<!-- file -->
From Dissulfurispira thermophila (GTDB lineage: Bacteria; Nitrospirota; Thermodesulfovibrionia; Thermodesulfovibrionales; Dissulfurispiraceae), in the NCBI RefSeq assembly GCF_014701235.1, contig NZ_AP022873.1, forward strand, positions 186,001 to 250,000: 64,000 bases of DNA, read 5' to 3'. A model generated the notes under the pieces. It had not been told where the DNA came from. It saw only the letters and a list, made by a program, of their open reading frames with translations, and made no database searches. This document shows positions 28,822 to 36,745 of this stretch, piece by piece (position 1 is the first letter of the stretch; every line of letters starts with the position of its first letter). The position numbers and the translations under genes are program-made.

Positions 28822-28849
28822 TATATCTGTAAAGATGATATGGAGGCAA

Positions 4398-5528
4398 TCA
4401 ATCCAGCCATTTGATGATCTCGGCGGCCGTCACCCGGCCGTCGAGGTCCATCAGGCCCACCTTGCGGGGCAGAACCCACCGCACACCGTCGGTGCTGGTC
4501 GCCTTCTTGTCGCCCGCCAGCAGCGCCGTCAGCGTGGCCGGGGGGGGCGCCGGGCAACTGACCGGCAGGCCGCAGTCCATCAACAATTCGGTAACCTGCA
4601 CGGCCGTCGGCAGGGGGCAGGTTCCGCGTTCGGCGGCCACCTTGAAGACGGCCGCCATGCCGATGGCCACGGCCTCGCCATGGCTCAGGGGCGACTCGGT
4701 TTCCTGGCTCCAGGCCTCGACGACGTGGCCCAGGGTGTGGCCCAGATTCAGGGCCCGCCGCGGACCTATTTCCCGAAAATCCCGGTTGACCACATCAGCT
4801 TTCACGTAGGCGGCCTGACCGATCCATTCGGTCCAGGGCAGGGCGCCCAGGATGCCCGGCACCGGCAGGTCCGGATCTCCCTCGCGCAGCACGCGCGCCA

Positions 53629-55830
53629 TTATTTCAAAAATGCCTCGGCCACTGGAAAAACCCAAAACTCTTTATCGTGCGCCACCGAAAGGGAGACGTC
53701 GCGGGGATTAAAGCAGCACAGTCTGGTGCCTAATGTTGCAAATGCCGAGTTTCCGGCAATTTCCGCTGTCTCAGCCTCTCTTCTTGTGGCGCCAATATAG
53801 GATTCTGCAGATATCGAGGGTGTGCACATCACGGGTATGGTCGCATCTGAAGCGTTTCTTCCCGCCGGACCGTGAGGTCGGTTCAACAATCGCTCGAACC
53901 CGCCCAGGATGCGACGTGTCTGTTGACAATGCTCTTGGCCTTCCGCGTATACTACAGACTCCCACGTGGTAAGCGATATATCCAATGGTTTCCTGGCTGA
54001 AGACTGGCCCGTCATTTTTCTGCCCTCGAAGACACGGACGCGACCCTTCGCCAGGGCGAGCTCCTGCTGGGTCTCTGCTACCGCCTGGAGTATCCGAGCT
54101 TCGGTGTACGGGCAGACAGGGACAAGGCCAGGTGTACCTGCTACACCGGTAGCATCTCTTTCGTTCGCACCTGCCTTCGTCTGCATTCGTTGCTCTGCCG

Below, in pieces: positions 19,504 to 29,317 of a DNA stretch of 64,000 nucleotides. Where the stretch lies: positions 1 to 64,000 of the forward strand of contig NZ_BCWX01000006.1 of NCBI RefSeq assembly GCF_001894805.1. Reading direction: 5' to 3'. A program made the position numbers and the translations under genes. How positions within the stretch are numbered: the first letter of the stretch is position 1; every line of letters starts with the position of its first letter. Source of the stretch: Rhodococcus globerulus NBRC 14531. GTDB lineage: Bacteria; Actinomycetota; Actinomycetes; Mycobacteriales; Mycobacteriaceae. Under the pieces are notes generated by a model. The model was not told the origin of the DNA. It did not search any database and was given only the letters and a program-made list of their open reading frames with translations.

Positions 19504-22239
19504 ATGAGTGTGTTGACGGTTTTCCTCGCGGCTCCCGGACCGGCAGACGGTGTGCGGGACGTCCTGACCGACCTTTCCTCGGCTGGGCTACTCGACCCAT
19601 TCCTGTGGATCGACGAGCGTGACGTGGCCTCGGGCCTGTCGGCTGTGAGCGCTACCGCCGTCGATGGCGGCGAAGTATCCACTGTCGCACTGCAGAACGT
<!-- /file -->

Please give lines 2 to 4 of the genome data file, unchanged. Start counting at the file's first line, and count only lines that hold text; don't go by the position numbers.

Positions 28822-28849
28822 TATATCTGTAAAGATGATATGGAGGCAA

Positions 4398-5528